However, no data will be leaked during that process, and no secrets revealed. And the possibility of an attack around data-leakage is equally likely whether there is one or multiple nodes assigned to that contract (where the chance of making a targeted attack on a given node for a given contract has to account for the fact that nodes are chosen randomly on what contracts to work on, so there is no way to know in advance what contract the node being targeted for the attack will work on).

The other attack vector is that a malicious node returns the wrong results for a given computation (but again no data leakage takes place). Say I am a malicious node that I get to work on contract A that computes x + y, and upon receiving x=1 and y=2 I decide to output 10… We argue that this is not possible because of the reliance on SGX and the process of remote attestation, by which when a node comes online and registers to the network, it submits a proof of the following two things:

a) The code that the node is running is running inside a legitimate enclave (and not in simulation mode where it can be debugged, and data leaked)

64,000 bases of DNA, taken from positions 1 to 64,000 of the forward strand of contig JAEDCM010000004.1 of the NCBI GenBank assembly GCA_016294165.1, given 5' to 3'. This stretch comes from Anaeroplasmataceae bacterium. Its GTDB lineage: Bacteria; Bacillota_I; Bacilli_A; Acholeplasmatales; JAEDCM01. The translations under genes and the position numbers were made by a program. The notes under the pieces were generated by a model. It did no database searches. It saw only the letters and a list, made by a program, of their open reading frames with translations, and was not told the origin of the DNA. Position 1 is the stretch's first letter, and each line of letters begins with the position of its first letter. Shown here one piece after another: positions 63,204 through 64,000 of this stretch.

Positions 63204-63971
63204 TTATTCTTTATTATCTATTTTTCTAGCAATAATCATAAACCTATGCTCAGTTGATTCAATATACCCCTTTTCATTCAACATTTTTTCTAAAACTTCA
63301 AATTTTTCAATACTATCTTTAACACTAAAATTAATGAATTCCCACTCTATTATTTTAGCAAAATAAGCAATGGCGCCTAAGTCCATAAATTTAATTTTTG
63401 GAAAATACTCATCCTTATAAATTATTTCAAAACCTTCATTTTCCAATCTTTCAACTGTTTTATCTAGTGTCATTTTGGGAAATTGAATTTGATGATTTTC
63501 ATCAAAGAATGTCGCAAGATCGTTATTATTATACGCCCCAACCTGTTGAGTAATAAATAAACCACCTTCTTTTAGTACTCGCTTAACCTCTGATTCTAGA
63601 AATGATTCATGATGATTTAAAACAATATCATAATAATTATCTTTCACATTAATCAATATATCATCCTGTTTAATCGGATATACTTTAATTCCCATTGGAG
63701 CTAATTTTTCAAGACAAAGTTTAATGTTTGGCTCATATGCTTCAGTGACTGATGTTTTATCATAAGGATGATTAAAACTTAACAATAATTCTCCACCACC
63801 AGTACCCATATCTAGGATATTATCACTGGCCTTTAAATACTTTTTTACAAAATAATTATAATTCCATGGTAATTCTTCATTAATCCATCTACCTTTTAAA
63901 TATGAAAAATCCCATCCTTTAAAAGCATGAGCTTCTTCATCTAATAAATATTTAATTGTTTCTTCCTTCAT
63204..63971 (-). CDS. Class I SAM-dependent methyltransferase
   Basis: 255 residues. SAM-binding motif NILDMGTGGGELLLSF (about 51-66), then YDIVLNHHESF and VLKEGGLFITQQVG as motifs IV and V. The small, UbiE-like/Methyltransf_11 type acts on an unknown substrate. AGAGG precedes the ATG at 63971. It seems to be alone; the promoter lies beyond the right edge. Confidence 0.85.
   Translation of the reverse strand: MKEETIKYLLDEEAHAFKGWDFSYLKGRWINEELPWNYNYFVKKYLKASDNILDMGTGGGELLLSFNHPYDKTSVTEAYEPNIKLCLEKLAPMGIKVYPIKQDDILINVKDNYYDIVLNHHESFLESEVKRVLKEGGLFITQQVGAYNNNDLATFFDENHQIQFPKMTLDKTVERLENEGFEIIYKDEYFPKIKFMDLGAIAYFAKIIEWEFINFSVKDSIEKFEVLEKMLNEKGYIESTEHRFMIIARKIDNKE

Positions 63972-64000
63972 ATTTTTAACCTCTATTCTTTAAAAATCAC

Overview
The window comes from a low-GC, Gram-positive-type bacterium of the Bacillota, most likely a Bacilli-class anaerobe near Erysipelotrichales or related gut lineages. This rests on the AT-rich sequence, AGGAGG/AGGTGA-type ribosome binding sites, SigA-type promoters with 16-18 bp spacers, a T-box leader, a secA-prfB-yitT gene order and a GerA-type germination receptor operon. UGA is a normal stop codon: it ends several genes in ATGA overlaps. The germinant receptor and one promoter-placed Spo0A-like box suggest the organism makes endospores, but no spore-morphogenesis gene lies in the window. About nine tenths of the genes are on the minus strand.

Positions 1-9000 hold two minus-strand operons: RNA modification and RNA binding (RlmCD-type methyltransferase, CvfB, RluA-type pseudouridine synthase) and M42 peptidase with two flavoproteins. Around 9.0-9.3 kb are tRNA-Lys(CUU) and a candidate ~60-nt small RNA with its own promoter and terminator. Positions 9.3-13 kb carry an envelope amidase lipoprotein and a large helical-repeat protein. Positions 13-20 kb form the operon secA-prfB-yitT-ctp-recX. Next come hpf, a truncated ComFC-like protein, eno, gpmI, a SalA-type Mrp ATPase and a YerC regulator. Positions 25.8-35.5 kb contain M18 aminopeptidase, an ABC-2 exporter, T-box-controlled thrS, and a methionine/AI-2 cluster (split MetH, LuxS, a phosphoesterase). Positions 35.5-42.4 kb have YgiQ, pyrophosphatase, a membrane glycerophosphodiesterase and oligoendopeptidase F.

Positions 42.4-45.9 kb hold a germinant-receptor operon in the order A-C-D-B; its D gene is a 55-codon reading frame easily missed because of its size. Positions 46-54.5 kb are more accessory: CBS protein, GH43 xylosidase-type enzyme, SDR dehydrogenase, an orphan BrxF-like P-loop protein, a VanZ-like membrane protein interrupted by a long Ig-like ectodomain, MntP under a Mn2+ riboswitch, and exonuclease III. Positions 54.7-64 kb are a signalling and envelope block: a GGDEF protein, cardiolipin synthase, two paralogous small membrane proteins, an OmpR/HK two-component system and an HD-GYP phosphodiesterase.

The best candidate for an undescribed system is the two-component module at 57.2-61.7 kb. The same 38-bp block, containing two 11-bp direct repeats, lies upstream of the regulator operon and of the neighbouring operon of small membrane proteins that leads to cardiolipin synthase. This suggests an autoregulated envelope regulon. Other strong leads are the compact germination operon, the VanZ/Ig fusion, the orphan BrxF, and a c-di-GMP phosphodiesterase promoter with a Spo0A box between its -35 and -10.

b) The code that the node is running is exactly the same code that Enigma publishes, unmodified and signed. And with it, it submits a signature that we will verify every time this node submits the result of the computation.

Thus, because of (a) and (b) combined, it is not possible for a malicious node to return the wrong output.

Hence, the big vulnerability comes from availability, or possible lack thereof (which I am not downplaying, just making sure that we all share an understanding that this is what we are facing), but no data leakage takes place.

Hope this helps.
Victor


#10

GREAT info. Thank you Victor!